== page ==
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7 Min. Read

How to Measure Productivity of Employees: 9 Ways

How to Measure Productivity of Employees: 9 Ways

Productivity is one of the most important measurements of an employee’s success. Economists define it as the ratio of production to efficiency. In other words, how much work is the employee doing versus how much they could be doing? The more productive your employees, the more value you’re getting for your payroll.

Let’s take a simple example: manufacturing. A particular employee is responsible for inspecting the motor mounts on a lawnmower. We can easily measure how many lawnmowers that employee inspects per hour. The more lawnmowers they’re inspecting in a given period of time, the more productive they are. Of course, most jobs aren’t as straightforward, so employers have to get more creative to gauge employee productivity.

That said, you don’t have to blaze your own trail. Companies have already come up with several tried and true methods for measuring the productivity of their employees. Here are nine important tips.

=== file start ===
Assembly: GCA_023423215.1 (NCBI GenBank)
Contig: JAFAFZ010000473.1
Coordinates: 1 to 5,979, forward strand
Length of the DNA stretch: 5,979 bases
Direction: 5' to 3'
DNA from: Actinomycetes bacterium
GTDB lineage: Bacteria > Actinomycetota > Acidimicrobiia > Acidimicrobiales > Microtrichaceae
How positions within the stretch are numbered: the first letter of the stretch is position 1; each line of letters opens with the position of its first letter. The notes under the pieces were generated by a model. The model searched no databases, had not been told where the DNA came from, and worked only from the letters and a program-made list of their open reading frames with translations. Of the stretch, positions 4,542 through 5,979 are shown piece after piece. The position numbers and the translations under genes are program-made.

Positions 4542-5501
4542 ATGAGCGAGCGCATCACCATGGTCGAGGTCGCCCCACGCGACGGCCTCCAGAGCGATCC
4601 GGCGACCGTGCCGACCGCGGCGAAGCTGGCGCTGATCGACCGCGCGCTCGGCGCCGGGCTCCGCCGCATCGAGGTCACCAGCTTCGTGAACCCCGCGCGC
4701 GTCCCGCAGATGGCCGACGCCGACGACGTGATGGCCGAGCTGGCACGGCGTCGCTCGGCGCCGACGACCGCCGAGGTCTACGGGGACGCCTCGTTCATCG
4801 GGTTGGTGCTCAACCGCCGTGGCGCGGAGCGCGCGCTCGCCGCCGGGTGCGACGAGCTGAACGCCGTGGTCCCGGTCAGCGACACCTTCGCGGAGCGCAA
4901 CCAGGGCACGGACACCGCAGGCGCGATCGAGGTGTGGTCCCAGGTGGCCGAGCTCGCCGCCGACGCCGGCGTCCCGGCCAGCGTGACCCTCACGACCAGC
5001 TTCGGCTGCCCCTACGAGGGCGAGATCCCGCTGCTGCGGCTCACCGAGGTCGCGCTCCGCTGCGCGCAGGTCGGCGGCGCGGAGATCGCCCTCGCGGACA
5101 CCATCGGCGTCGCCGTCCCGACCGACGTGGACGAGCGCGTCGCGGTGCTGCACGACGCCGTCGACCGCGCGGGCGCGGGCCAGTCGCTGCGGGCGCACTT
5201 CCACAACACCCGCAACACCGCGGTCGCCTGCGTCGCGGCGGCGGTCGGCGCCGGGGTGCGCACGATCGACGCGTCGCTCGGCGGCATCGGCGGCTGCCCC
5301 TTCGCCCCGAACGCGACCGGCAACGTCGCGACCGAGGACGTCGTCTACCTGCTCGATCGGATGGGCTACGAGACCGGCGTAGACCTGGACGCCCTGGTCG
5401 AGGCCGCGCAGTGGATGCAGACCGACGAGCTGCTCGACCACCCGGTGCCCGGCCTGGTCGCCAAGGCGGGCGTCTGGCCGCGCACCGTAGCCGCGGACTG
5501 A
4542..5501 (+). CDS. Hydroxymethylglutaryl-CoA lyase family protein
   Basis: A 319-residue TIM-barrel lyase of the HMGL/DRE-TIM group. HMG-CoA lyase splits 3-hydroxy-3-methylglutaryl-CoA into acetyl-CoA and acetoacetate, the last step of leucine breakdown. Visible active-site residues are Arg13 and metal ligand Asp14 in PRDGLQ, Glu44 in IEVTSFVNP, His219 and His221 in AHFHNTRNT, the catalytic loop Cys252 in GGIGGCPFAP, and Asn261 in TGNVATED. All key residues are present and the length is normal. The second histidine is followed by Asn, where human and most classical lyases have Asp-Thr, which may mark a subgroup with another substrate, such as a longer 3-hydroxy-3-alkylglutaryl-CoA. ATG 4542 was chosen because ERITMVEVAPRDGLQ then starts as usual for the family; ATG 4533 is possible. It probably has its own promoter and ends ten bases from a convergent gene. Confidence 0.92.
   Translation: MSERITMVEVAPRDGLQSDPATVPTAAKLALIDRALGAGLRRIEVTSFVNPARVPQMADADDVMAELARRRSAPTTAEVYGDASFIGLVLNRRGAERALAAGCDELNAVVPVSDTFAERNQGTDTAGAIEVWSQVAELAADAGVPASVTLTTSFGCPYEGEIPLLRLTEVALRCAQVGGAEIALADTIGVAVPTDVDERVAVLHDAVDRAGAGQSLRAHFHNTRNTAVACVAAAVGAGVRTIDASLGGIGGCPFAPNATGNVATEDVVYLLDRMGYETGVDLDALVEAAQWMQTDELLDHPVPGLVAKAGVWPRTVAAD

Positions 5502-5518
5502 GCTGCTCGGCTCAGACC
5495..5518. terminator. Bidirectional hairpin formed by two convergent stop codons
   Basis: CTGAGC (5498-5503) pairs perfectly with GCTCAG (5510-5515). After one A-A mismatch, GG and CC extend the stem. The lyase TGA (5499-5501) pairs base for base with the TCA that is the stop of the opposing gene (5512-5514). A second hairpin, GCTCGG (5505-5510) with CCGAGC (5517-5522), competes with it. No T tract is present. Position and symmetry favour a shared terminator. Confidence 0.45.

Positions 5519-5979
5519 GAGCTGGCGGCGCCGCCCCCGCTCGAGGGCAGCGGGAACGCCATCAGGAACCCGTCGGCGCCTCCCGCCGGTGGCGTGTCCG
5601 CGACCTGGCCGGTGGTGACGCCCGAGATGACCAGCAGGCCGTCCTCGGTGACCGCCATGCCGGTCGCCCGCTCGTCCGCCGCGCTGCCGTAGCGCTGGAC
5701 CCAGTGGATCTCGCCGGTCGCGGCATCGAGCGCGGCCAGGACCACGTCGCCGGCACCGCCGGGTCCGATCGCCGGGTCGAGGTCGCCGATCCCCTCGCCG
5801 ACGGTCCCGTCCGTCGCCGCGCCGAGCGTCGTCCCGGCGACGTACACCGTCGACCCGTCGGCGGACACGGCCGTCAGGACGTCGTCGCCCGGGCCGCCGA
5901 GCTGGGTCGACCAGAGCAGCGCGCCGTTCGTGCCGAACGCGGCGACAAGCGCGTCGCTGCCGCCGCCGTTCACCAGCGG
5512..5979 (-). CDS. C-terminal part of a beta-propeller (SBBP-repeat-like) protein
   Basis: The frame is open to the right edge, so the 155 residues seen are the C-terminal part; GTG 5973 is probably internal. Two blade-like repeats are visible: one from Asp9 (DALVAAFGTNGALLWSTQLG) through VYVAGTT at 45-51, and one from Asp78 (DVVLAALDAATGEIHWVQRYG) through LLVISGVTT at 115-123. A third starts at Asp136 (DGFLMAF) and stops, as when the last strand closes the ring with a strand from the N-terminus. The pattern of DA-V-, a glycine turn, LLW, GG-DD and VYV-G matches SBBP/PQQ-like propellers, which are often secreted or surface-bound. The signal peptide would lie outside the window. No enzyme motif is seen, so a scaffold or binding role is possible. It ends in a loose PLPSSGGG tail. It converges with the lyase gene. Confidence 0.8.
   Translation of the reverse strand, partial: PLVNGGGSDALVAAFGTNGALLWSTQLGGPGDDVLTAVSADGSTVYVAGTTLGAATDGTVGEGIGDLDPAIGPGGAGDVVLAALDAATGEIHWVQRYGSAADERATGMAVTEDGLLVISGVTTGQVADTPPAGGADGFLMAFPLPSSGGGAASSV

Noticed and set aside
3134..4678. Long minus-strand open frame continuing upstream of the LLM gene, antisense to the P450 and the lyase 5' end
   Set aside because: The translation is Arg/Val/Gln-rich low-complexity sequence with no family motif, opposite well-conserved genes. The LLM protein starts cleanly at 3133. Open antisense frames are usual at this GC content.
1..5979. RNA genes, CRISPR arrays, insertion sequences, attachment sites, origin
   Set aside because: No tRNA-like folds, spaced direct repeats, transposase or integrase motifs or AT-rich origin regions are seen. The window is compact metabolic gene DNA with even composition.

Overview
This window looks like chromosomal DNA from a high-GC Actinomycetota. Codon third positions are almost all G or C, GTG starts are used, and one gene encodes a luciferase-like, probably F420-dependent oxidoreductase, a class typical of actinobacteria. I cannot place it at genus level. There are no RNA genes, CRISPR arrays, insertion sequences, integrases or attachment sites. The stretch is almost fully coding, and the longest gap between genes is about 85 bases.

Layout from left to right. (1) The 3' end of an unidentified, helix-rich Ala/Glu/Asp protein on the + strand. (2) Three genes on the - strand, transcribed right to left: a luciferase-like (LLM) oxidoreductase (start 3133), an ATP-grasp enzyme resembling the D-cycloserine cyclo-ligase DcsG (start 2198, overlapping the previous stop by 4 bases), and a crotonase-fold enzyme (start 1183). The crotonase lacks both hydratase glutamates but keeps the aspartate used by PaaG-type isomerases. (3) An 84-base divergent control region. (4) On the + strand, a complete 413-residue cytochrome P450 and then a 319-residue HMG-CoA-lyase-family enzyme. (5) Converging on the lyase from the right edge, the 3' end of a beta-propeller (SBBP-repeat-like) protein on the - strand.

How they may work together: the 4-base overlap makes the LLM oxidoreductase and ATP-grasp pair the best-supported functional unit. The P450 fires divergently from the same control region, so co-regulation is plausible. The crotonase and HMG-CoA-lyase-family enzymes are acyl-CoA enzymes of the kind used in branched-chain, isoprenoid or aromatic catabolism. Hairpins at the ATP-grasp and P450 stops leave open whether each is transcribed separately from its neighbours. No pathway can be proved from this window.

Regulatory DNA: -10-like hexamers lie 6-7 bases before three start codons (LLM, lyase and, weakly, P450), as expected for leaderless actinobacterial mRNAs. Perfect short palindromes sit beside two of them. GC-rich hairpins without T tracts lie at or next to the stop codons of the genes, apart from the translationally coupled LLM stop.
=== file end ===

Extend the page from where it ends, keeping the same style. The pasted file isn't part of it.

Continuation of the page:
Here’s What We’ll Cover:

Why Is Measuring Employee Productivity Important?

1. Define “Productivity”

2. Define Your Baseline

3. Define Your Goals

4. Look for Redundancies

5. Consider Each Employee’s Role

6. Track Individual Progress

7. Involve Your Employees

8. Remember the Human Factor

9. Ask for Feedback

Key Takeaways

Why Is Measuring Employee Productivity Important?

Before we talk about how to measure productivity levels, let’s talk about why they’re important. For one thing, productivity is a huge part of employee performance. It lets you know who your top performers are, and which team members aren’t pulling their weight.

Productivity measurement also has important implications for project management. You can’t estimate how long a project will take if you don’t know your average employee output.